Seasonal and Compositional Effects of Classroom Aggression: A Test of Developmental-Contextual Models
This study examines seasonal change in child aggressive behavior over 2 calendar years and explores the role of classroom composition on developmental trajectories. Four waves of data were collected in the fall and spring of 2 academic years from a sample of children attending New York City public elementary schools. Using the school calendar year as a reference point, we estimate average rates of change in aggression during the periods in which schools are in session as well as for the summer break. Employing centering strategies, we also explore the effect of different individual and classroom-level distributional positions on the estimated trajectories. Findings support the existence of an important "summer drop" in aggression that contrasts with positive growth during the school year. We also find main and moderated differences in these trajectories associated with the position students and classrooms occupy within the school and sample distribution of aggressive behavior.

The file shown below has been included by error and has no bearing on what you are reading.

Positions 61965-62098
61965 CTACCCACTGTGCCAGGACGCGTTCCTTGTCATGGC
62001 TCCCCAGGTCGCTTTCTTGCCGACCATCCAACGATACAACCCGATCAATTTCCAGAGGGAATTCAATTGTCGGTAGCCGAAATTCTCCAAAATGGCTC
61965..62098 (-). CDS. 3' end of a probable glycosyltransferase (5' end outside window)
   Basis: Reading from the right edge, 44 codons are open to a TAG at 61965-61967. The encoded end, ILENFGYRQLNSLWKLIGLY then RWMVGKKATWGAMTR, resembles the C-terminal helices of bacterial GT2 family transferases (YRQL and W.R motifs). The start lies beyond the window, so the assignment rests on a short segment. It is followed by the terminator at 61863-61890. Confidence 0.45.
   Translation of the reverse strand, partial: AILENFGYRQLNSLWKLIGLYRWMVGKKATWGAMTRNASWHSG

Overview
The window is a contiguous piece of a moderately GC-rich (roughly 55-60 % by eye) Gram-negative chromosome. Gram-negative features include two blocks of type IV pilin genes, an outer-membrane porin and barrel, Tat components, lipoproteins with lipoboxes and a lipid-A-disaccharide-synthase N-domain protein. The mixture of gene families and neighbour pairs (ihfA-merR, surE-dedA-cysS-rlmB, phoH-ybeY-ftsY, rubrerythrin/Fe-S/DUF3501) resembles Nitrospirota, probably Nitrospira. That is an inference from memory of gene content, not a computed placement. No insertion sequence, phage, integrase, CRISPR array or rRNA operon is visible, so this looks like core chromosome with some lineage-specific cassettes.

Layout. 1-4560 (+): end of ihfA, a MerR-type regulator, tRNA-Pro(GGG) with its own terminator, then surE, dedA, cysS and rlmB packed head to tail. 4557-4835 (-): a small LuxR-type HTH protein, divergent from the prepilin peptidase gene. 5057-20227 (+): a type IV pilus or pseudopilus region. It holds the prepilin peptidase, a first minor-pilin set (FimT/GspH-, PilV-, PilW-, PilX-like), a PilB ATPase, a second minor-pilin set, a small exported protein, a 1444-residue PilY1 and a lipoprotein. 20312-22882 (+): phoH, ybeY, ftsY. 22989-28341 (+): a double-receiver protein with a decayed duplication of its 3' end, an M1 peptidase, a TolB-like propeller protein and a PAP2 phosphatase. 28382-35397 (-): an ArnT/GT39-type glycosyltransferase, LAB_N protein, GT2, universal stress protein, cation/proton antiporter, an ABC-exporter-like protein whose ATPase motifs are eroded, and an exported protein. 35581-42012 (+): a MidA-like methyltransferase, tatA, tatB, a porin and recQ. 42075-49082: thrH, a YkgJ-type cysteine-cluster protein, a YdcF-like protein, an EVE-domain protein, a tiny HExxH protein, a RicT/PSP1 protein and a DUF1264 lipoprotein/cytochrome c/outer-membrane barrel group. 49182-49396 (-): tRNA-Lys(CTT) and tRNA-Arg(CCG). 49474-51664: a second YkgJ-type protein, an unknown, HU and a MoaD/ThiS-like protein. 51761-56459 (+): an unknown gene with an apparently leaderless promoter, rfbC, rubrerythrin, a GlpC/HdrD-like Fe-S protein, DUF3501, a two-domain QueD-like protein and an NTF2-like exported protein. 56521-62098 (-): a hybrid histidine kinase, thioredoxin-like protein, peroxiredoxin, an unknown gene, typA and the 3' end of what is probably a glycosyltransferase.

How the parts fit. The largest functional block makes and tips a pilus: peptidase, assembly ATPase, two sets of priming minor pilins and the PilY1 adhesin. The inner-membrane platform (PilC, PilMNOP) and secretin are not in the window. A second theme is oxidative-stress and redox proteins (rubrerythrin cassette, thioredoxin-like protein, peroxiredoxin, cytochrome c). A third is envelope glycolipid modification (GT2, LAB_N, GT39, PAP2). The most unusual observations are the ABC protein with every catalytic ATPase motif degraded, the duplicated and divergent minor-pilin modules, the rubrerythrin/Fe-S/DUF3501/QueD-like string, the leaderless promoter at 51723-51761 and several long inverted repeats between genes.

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Document Type: Research Article
Publication date: 01 June 2016
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